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Hoffmann, R. A wiki for the life sciences where authorship matters. Nature Genetics (2008)

Association of peptic ulcer with increased expression of Lewis antigens but not cagA, iceA, and vacA in Helicobacter pylori isolates in an Asian population.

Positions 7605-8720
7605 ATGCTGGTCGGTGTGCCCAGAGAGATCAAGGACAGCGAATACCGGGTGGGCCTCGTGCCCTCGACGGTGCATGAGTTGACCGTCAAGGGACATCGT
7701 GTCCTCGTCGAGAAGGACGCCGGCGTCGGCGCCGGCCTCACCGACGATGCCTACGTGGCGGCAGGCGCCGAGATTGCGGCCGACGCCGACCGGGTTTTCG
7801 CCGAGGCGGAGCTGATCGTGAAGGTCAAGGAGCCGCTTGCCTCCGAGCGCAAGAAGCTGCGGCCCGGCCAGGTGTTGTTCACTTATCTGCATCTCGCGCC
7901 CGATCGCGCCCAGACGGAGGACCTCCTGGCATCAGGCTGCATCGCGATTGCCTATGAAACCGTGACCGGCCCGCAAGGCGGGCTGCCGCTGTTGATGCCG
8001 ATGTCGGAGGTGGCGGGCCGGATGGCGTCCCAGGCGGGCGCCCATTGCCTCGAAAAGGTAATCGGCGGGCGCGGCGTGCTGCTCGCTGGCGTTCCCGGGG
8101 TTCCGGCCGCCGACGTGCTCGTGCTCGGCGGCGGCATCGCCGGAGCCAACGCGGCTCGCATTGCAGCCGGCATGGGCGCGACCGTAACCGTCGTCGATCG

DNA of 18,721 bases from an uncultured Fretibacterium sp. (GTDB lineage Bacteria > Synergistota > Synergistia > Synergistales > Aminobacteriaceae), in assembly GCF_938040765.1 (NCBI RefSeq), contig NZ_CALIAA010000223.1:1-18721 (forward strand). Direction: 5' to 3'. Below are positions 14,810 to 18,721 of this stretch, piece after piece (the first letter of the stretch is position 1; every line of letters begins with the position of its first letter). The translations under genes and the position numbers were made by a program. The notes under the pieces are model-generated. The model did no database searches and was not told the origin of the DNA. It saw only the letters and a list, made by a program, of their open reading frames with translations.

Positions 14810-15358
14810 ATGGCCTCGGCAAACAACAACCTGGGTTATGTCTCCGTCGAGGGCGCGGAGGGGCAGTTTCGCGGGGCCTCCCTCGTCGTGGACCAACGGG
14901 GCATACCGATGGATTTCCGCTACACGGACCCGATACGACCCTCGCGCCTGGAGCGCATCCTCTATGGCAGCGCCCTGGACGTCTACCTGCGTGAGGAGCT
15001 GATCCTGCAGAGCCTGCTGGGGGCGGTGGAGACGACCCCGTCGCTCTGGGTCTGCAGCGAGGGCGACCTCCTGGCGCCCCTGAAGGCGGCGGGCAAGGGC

BACKGROUND: Studies in Western populations suggest that cagA, iceA, and vacA gene status in Helicobacter pylori isolates is associated with increased virulence and peptic ulcer disease. AIM: To investigate the relationship between peptic ulcer and expression of Lewis (Le) antigens as well as cagA, iceA, and vacA in H pylori isolates in Singapore. METHODS: Expression of Le antigens in H pylori isolates obtained from patients with dyspepsia was measured by enzyme linked immunosorbent assay. The cagA, iceA, and vacA status was determined by polymerase chain reaction. RESULTS: Of 108 H pylori isolates, 103 (95.4%) expressed Le(x) and/or Le(y), while Le(a) and Le(b) were expressed in 23 (21.3%) and 47 (43.5%) isolates, respectively. Expression of two or more Le antigens (Le(x), Le(y), Le(a), or Le(b)) was significantly higher in H pylori isolated from ulcer patients than in non-ulcer patients (89.6% v 73.2%, p=0.035). There were no significant differences in the prevalence of cagA or iceA1 in H pylori isolates from peptic ulcer and non-ulcer patients (86.6% v 90.2% for cagA; 70.1% v 68.3% for iceA1), and no association of peptic ulcer with any specific vacA genotype. CONCLUSIONS: The present study indicates that peptic ulcer disease is associated with increased expression of Lewis antigens but not cagA, iceA, or vacA genotype in H pylori isolates in our population. This suggests that cagA, iceA, and vacA are not universal virulence markers, and that host-pathogen interactions are important in determining clinical outcome.[1]


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